Category: makeup

6 Tips to Make Your Body Paint Kit More Eco-Friendly with photos of bio glitter, bamboo paper towels, and reused containers.

6 Tips to Make Your Body Paint Kit More Eco-Friendly

Over the last few years, I’ve been working on small changes to my body paint kit to make my work a little more eco-friendly. I hope to keep improving on this list, so read on to see if some of these ideas are a good fit for you! (For a general list of all my various art, website, and supply resources, visit my Resources page or read this blog post about the paints I use for body painting.)

Quick disclaimer: Some of the links in this post are referral links, and at no additional cost to you, I’ll receive a small commission for referring you. This helps me continue doing what I do! These are all products that I have experience with or use personally. 

#1. Switch to biodegradable glitter

Bio Glitter | Tips to Make Your Body Paint Kit More Eco FriendlyWhile it’s crucial to use cosmetic glitter in body and face painting (don’t use craft glitter on your face because it often has sharp edges or metal!), some cosmetic glitter is still considered a micro-plastic. Micro-plastics have become a huge pollution issue as they make their way into our waterways and oceans and are ingested by fish and other organisms. In order to reduce the number of micro-plastics I send out into the world, I’ve made the switch over to biodegradable glitter from Amerikan Body Art in Florida, Body FX in New Zealand (available in the US from Silly Farm), and from Universal Soul in Los Angeles.

Biodegradable glitter is made from biodegradable film which is derived from sustainable sources, such as cellulose film made from eucalyptus trees.  It’s completely shelf stable and the degradation process will only begin in soil, waste water or compost where micro-organisms are present. Bio glitter suited for dry, water-based, or oil-based applications. There are  bio glitters available from different vendors and I’m currently trying to use options that are available in the US to reduce the shipping distance for the small quantities I use. I apply the glitter with Got2b Glued Hair Gel or aloe vera gel.

#2. Use paper towels made from bamboo

Paper towels are often necessary to have around in order to keep makeup and body paint application and cleanup sanitary. I’ve switched over to using bamboo paper towels from Who Gives a Crap because bamboo is a much more sustainable resource than using trees. I also like that the rolls from Who Gives a Crap are wrapped in paper, not plastic, plus they also donate 50% of profits to build toilets for those in need. (Speaking of toilets: if you try their toilet paper, I prefer the premium bamboo toilet paper over the recycled paper. It’s a little less…errr…lint-y).

Save $10 on your first order from Who Gives a Crap!

#3. Recycle empty cosmetics at Credo Beauty

I always keep a few makeup staples in my body paint kit like mascara, foundation, or lip gloss. I’ve been testing out a lot of eco-friendly and recyclable replacements, but for some products, I haven’t found the perfect match (yet) of product durability + sustainable packaging. So in the meantime, I recycle the old beauty products at Credo Beauty. They’ll even take products that aren’t from Credo PLUS you get reward points for every full size item you bring in. Credo has partnered with TerraCycle, an environmentally-friendly recycling program, to help keep cosmetics out of our landfills. To recycle your items, bring them to your local Credo store.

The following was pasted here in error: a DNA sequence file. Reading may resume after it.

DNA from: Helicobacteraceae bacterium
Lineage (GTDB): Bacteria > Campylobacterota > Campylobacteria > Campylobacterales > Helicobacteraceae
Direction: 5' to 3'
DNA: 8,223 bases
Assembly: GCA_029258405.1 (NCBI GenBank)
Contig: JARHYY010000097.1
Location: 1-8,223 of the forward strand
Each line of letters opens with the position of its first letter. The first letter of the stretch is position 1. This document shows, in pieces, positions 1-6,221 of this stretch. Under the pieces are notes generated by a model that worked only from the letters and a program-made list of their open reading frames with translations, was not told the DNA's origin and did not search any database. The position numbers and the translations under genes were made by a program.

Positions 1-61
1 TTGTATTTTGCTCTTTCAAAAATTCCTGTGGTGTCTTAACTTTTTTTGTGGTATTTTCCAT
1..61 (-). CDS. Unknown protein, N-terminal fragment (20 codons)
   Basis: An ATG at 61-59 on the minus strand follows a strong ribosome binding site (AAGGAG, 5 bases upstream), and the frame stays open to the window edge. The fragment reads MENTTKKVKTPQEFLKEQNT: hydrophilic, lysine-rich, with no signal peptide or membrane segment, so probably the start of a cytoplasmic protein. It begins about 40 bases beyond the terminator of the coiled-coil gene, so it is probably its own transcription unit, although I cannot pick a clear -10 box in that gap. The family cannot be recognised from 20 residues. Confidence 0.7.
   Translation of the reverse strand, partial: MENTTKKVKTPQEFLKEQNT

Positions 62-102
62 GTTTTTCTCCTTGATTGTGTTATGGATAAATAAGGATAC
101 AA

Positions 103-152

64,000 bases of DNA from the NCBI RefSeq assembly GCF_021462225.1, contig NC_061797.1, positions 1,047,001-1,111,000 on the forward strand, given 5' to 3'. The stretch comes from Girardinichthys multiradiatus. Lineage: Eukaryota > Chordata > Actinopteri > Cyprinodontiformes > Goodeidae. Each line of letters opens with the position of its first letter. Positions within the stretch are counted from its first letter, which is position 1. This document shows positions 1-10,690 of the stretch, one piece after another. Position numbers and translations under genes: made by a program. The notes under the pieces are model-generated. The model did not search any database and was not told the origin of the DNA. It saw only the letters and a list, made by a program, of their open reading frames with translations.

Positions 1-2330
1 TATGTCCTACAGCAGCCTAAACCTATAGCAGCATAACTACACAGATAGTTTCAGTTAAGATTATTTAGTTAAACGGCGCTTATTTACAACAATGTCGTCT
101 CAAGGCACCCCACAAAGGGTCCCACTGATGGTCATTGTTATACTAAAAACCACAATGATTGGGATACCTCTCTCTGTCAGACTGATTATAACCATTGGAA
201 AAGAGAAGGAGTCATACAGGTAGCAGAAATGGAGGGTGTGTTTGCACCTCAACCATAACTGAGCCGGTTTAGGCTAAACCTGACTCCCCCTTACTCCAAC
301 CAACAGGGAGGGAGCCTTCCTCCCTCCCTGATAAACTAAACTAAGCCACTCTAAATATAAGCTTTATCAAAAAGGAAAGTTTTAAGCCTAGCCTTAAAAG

#4. Cut cleaning cloths from t-shirts

Not all cleaning tasks require a paper towel. For cleaning the paint off my airbrushes and stencils, I use cleaning cloths that I’ve made from t-shirts. A lot of clothing ends up in landfill despite our best intentions to donate them. I love giving my clothes a second life as a cleaning cloth. I do recommend getting a good pair of fabric shears (I have these Mundial Cushion scissors and only use them on fabric). It makes cutting up clothes go so much faster.

#5. Reuse paint bottles and cases

I like to reuse my empty paint cases first before I recycle them. While recycling is an important component to being eco-friendly, I try to start first with the “Reuse” part of the “Reduce, Reuse, Recycle” saying. The lids from paint cakes are great for holding loose powder or glitter when I’m powdering it all over a body. When I’ve used up all the paint in a container, I clean them out and use them as a dish for mixing Mehron Metallic Powders and Mehron Mixing Liquid. When my ProAiir hybrid airbrush paint bottles are empty, I rinse them with 91% alcohol and keep them in case I need to mix a custom color or I need to share paint with a colleague.

#6. Use cotton swabs with cardboard sticks

Cotton swabs are another necessary item for sanitary makeup application, especially for glue application or doing a touch-up near someone’s eyes. I look for ones with cardboard sticks so that they eventually biodegrade. If you haven’t seen that heartbreaking image of the seahorse in the ocean holding on to a plastic cotton swab, you can view it here on National Geographic. It definitely made me rethink the need for the single-use plastic in cotton swabs.

Do you have any eco-friendly tips for your kit? Let me know in the comments!

breanna cooke body painting

Paints I Use for Body Painting

Which paints do I use? It depends! I use different paints based on availability and my project’s needs. Below are some products that I use most frequently. For a general list of all my various art, website, and supply resources, visit my Resources page.

Quick disclaimer: I do not speak for all body painters, everyone has their own preferences for various reasons. I’m listing products that I have personal experience with. I am also not representing any of these companies and I also can’t vouch for how any of the products will work for you and your process. That said, some of the links in this post are affiliate links from Amazon and the like, and at no additional cost to you, I’ll receive a small commission for referring you. This helps me continue doing what I do!

Shop Local: While ordering online is often necessary, I also like to support local businesses whenever possible. If you live in Dallas, TX, you can purchase some of these products locally at Camera Ready Cosmetics (order online then pickup in store, too) or Norcostco Theatrical Supply.